Opinion

The EU and the US: a relationship in motion

Europe’s post-crisis recovery has been disappointing in comparison with the USA. But lower rates of inequality are staving off populism and bolstering support for globalisation. With the USA an increasingly unpredictable partner, the EU must address internal imbalances and build alliances to defend the multilateral order.

By: Date: July 28, 2017 Topic: Global Economics & Governance

This piece was originally published by the Clingendael Institute

The legacy of the financial crisis has left a different trail in the EU economy by comparison to that of the US. Almost a decade after the start of what was undoubtedly the worst financial crisis in the last 50 years, the US has managed to restore financial stability and deliver a convincing path back to growth. The EU, by contrast, has not achieved a credible return to economic vigour. It is true that Europe has seen some renewed growth recently, but it remains weak and precarious. This is in part due to the EU’s weaker institutional resilience. High unemployment, particularly for the young, an excess of non-performing loans on banks’ balance sheets, and an incomplete banking union, all help explain the precarious nature of the stability and growth that we observe.

Despite these major economic challenges, Europe does have one important strength. Most European countries have always maintained relatively low levels of income inequality, certainly in comparison with the US. As the benefits of opening up their economies were shared more evenly, citizens found it easier to accept and endorse the benefits of globalisation. As a result, there has on the whole been support in Europe for closer cooperation between nations. In contrast, in the US and to some extent also the UK, the benefits of globalisation accrued only to a few. These societies became distinctively more polarised, giving rise to deep discontent. And this is, in my view, an important reason behind the electoral outcomes that we saw since 2016.

Nevertheless, there is no doubt that on both sides of the Atlantic the political trail of this last 10 years has been a rise in populism, inwardness and ultimately even protectionism. However, the way the two sides have dealt with such tendencies has been quite different.

In the US, the unexpected election of Trump has accelerated an earlier US trend, bringing its role as an anchor of the global system into question.  And it is not just about withdrawing from a leadership position. Trump’s ‘America first’ rhetoric openly challenges a core tenet of multilateralism. This new philosophy was manifested in the recent withdrawal from the Paris agreement and the TPP, and also inspires the threat to impose indiscriminately high tariffs.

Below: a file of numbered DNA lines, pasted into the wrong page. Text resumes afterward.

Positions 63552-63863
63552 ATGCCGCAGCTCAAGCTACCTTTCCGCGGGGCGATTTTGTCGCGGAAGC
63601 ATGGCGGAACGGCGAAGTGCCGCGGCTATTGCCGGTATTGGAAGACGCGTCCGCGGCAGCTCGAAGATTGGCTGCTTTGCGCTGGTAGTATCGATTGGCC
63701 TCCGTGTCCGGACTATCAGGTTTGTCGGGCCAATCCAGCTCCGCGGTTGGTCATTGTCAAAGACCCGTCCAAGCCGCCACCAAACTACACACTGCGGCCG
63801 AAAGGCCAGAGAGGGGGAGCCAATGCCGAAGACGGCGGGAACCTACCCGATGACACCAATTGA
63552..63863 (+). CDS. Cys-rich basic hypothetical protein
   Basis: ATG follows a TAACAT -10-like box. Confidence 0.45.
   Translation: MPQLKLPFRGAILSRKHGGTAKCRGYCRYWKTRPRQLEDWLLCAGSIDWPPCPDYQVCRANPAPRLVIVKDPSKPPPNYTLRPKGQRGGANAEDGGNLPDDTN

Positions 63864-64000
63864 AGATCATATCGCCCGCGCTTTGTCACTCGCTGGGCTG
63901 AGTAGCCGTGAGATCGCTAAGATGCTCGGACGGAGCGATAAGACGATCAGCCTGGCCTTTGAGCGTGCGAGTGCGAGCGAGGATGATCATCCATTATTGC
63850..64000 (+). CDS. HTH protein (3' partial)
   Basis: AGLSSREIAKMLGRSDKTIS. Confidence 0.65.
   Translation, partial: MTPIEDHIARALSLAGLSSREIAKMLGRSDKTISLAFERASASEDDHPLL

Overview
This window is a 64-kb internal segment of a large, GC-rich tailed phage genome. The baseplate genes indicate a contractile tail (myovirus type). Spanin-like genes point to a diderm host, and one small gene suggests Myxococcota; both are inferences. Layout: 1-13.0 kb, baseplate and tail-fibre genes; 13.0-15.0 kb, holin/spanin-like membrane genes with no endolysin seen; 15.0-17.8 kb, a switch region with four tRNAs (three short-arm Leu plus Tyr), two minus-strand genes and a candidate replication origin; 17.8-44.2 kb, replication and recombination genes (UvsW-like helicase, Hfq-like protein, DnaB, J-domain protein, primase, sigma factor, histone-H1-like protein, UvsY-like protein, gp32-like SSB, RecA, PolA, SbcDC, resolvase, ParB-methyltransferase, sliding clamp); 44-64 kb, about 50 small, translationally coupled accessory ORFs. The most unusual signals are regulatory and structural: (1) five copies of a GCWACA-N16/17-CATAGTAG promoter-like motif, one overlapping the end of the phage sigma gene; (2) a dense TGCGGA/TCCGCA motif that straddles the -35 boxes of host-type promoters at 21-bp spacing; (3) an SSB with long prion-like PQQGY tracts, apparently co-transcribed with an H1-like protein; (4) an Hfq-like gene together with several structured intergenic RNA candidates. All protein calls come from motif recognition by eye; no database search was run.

There are parallels in the UK, which voted in July 2016 to withdraw from the EU in order to craft its own trade agreements and find different ways of engaging with the rest of the world. The rhetoric of ‘taking back control’ is in line with this tendency to look inwards, protect one’s turf and adopt an antagonistic rather than cooperative position with others. Naturally, there are many difference with the US, but the UK’s decision to pursue Brexit fits this tendency to simply ‘withdraw’, as a way of doing better.

From the European perspective, the US election outcome and Brexit have changed geopolitical dynamics and challenged what the European Union considers its ‘natural alliances’. At the same time, however, the latest electoral outcomes in the Netherlands and France, along with the expected result in Germany, have shown an ability to contain populism. This has in turn brought new impetus to the debate on Europe’s need to unite. As a result, Europeans are now engaging in wide-ranging policy discussions on how to promote integration and improve the European Union’s world standing.

What should be the reinvigorated EU’s response to a more protectionist US? While economic and cultural ties with the US are very close, the EU also has strong relationships with the rest of the world. It has therefore a clear economic and political interest in preserving the multilateral trade system that has allowed all countries, big and small, to benefit from common rules and standards ensuring a level playing field.

However, though the EU is the largest trading bloc in the world, it cannot sustain a multilateral system on its own. In order to protect its interests, it will have to do more both inside and outside its borders. Externally, it needs to collaborate with partners around the world in defence of World Trade Organisation rules and fight to ensure international compliance. At the same time, the EU needs to foster relations with China and others, increasing diversity in its partnerships. Internally the EU also needs to do more. Implementing important reforms at both the national and EU level will be necessary to redress destabilising imbalances. And it is paramount to build up institutional resilience the lack of which has prevented the EU from taking quick and decisive action during the crisis.

Last, while the US position at the world stage remains uncertain and possibly antagonistic, the EU needs to be prepared for all possible outcomes. On the one hand, Europe must be capable of retaliating with tools that could be deployed bilaterally if the US imposes WTO-incompatible measures; on the other hand, Europe should also try to nurture a trans-Atlantic alliance that has always been the most natural of partnerships.


Republishing and referencing

Bruegel considers itself a public good and takes no institutional standpoint.

Due to copyright agreements we ask that you kindly email request to republish opinions that have appeared in print to communication@bruegel.org.

View comments
Read article

Parliamentary Testimony

European Parliament

The role of independent expertise in legislative process